Two billboards that crumbled under strong winds in that powerful pre-Thanksgiving storm may be gone for good. The Humboldt County Planning Commission is expected to decide their fate at a public meeting sometime in the next two months.
One of the two billboards (pictured above) face-planted on the north side of Hwy. 101 between Arcata and Eureka. When the tide was high this billboard’s footing was nearly submerged by the waters of Arcata Bay.
The other billboard was south of Eureka between Humboldt Hill and Elk River Road, on the east side of the freeway. It, too, sat close to coastal waters, near the confluence of Elk River and Swain Slough. Here’s how it looks now:
John H. Ford, the county’s planning and building director, tells the Outpost that both billboards are “legal, non-conforming” structures, meaning they don’t comply with the letter of county building codes but were allowed to be built and maintained. (Many of the billboards along Hwy. 101 were built before the current codes were implemented.)
Now that the billboards have toppled to the ground, however, reconstruction is subject to special permit approval. This process allows people to express any concerns they may have, and if the public objects for any reason, then the matter goes before the Planning Commission.
Ford said that in this case, the matter will automatically face that additional level of scrutiny.
“I think, given the sensitivity of these [two billboards], we’ll take them before the Planning Commission,” he said.
The dozens of billboards along Humboldt Bay have been a matter of public controversy for decades. They’ve been the subject of legal battles, ownership disputes and even the occasional monkeywrenching. In 2013, the California Coastal Commission told Caltrans that it couldn’t complete its long-planned Arcata-Eureka 101 Corridor Improvement Project unless the agency agreed to remove all the billboards along that stretch, to the extent feasible.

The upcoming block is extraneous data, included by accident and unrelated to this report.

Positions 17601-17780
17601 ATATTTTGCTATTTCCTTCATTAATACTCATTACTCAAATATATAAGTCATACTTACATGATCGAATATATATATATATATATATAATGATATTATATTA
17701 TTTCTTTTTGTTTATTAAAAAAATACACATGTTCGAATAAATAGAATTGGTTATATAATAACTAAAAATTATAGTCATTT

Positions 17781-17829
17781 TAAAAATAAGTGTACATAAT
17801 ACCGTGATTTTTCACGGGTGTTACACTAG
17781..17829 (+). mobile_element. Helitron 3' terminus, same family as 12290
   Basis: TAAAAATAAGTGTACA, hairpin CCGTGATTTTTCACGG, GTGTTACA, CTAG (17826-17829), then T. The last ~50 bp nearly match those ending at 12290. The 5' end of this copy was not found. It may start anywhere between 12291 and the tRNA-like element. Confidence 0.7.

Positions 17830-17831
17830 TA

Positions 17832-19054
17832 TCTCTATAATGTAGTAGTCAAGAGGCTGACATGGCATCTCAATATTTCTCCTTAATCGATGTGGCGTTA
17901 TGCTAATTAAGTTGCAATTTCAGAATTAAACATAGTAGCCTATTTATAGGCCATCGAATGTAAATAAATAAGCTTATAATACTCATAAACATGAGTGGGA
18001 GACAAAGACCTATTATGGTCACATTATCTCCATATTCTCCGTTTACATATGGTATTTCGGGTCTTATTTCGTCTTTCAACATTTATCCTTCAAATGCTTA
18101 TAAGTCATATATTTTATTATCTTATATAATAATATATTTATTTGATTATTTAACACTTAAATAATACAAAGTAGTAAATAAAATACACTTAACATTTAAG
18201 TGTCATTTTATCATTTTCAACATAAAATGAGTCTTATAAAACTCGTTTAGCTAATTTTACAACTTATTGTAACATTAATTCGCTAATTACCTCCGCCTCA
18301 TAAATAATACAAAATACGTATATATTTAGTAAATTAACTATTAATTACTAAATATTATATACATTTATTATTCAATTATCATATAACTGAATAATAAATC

Jennifer Kalt, executive director of Humboldt Baykeeper, has been among the most vocal critics of these roadside advertisements. She said the latest two to fall should not be resurrected.
“These billboards should never have been built in coastal wetlands and shouldn’t be rebuilt since the county code only allows them in commercial and industrial land,” she told the Outpost.
Both signs are owned by Eureka’s AllPoints Sign Company, and owner Geoff Wills disagrees. In fact, he said he’d been told by planning department staff that he could expect reconstruction permits to be issued before the end of the year. Told that Ford had said otherwise, Wills said he’d reach out for clarification.
Speaking with the Outpost on Friday, Ford said the sign south of Eureka had been “red-tagged” by staff the previous day. This tag means no repairs can be made until the necessary permits are received.
Ford said he expects the matter to go before the Planning Commission sometime in January or February.